Report: Chinese envoy leaves for North Korea
SEOUL: A senior Chinese official left for North Korea on Saturday, a news report said, in what is seen as a mission to jump-start stalled international talks on ending the reclusive state's nuclear weapons programs.
Wang Jiarui, head of the liaison office of China's ruling Communist Party, and his delegation left for a goodwill visit, China's official Xinhua News Agency reported, without elaborating.
Wang is to meet with North Korean leader Kim Jong Il and deliver a message from Chinese President Hu Jintao, South Korea's Dong-a Ilbo newspaper reported Saturday, citing unidentified South Korean presidential officials.
The four-day trip is part of a regular exchange of visits by the longtime allies, it said.
Calls to the presidential office seeking comment went unanswered Saturday.
Wang met Kim during a January 2009 trip to Pyongyang. Kim said then that North Korea was "dedicated to the denuclearization of the Korean peninsula" and wanted to move international talks forward, according to Beijing's Xinhua News Agency.
China is North Korea's biggest trading partner, a key aid donor and a longtime ally dating back to the 1950-53 Korean War. Its influence is seen as crucial in getting the North to return to the six-nation disarmament talks, which have been stalled since late 2008.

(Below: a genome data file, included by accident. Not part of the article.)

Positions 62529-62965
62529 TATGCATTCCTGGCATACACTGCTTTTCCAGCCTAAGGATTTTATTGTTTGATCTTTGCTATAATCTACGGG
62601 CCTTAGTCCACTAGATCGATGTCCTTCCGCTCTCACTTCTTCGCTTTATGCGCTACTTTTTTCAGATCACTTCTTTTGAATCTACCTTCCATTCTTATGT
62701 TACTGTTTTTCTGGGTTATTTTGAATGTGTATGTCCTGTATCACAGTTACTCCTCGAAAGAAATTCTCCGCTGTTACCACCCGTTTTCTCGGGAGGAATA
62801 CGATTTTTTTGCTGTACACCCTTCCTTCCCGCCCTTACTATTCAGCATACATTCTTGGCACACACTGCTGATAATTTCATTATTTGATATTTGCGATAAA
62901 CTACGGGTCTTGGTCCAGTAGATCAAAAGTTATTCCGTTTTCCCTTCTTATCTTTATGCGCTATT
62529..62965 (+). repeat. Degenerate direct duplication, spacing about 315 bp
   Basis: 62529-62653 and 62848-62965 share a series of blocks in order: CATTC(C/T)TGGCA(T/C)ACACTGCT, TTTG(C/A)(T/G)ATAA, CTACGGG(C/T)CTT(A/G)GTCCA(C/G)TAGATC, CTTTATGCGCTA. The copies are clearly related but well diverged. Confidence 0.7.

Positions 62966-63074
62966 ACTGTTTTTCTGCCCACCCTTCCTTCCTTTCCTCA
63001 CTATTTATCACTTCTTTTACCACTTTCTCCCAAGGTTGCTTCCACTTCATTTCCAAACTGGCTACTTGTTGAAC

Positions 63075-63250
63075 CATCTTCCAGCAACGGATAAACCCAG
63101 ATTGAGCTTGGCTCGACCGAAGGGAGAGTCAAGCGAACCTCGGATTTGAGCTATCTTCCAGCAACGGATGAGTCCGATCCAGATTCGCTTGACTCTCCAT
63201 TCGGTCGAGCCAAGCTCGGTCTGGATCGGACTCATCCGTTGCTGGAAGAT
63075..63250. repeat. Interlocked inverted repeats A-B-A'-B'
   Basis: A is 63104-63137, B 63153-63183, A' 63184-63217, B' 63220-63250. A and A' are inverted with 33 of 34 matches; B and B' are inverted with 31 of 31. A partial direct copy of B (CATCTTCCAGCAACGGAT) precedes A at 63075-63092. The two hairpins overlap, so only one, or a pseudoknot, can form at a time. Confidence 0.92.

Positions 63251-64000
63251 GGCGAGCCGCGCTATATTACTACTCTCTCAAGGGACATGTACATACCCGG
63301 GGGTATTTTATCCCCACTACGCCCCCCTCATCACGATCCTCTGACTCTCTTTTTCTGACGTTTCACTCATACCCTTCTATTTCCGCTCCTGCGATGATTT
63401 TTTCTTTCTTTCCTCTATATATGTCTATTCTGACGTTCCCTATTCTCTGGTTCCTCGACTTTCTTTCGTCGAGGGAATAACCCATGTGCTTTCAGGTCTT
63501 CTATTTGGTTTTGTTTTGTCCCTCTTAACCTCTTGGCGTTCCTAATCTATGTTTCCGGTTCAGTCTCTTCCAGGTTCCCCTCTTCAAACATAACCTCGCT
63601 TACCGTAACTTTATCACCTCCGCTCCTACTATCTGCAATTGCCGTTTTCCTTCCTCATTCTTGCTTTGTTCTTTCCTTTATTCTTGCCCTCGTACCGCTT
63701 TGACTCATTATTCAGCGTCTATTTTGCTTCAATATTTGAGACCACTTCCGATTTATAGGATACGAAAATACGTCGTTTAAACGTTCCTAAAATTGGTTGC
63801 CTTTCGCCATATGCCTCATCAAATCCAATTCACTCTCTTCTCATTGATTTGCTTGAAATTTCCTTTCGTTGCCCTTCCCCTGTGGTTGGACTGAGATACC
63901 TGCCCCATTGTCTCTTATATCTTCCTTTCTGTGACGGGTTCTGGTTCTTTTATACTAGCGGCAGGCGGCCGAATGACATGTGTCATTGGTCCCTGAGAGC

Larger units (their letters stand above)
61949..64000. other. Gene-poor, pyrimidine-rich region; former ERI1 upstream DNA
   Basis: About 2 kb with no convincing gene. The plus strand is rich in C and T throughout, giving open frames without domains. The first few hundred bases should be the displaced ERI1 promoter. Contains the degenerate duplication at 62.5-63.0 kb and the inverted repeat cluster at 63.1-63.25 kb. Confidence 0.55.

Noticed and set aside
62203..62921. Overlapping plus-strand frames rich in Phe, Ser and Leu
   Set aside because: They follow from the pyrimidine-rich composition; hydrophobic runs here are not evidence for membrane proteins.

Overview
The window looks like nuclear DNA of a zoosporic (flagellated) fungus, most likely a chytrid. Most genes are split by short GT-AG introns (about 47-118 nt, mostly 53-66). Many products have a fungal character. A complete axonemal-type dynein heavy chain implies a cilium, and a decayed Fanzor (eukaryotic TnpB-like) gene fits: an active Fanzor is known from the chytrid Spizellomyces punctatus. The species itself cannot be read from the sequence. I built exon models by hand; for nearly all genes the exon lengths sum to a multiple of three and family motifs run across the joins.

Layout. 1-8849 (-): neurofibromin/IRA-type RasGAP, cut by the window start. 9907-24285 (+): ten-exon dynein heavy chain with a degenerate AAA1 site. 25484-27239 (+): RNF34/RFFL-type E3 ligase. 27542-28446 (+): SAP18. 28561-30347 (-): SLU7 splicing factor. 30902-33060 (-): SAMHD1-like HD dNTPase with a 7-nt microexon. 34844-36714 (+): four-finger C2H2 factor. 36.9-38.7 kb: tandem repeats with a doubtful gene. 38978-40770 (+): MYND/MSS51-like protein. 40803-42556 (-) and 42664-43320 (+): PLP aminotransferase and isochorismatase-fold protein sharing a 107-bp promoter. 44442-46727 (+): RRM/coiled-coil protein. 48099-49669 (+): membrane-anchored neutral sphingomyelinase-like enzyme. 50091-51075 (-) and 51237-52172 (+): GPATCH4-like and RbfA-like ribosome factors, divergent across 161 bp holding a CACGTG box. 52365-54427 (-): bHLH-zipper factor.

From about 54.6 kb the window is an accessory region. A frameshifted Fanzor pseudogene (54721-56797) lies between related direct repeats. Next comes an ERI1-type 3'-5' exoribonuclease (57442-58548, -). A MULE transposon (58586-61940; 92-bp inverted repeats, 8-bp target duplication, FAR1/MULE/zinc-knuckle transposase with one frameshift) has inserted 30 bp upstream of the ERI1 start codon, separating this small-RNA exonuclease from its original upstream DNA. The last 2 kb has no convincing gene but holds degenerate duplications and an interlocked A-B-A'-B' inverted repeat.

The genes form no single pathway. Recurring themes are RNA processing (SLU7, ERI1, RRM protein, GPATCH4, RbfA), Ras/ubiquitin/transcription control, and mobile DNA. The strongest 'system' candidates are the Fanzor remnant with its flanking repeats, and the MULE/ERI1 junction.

Also Saturday, a special envoy for U.N. Secretary-General Ban Ki-moon arrived in Seoul and said he had an "excellent discussion" with South Korean officials ahead of a visit to North Korea.
During his Feb. 9-12 trip to Pyongyang, U.N. political chief B. Lynn Pascoe will urge North Korea to rejoin the nuclear talks and discuss its relations with the world body, a U.N. official in New York said on condition of anonymity, citing policy.
"We expect to talk about the entire range of issues while we are up there (in North Korea)," Pascoe told reporters in Seoul, without elaborating. He was to meet with South Korean Foreign Minister Yu Myung-hwan later Saturday.
North Korea, which tested an atomic bomb last year and is believed to have enough weaponized plutonium for at least a half dozen more, walked away from the disarmament talks last year.
The other participants, China, the U.S., Japan, South Korea and Russia, have been trying to get the talks back on track. North Korea, however, has pushed Washington for a peace treaty to formally end the Korean War and a lifting of sanctions first.
This week, Assistant U.S. Secretary of State Kurt Campbell said no discussion about political or economic sanctions can take place before the disarmament talks are back on.
There also has been speculation in recent weeks that North Korean leader Kim may travel to China soon. Beijing extended an invitation to Kim last year to visit at his convenience.
Kim has visited China and Russia, the North's two major remaining allies, by train. He last traveled to China in 2006.
He had planned to travel to Beijing in late January but canceled his plans, South Korea's Yonhap news agency said.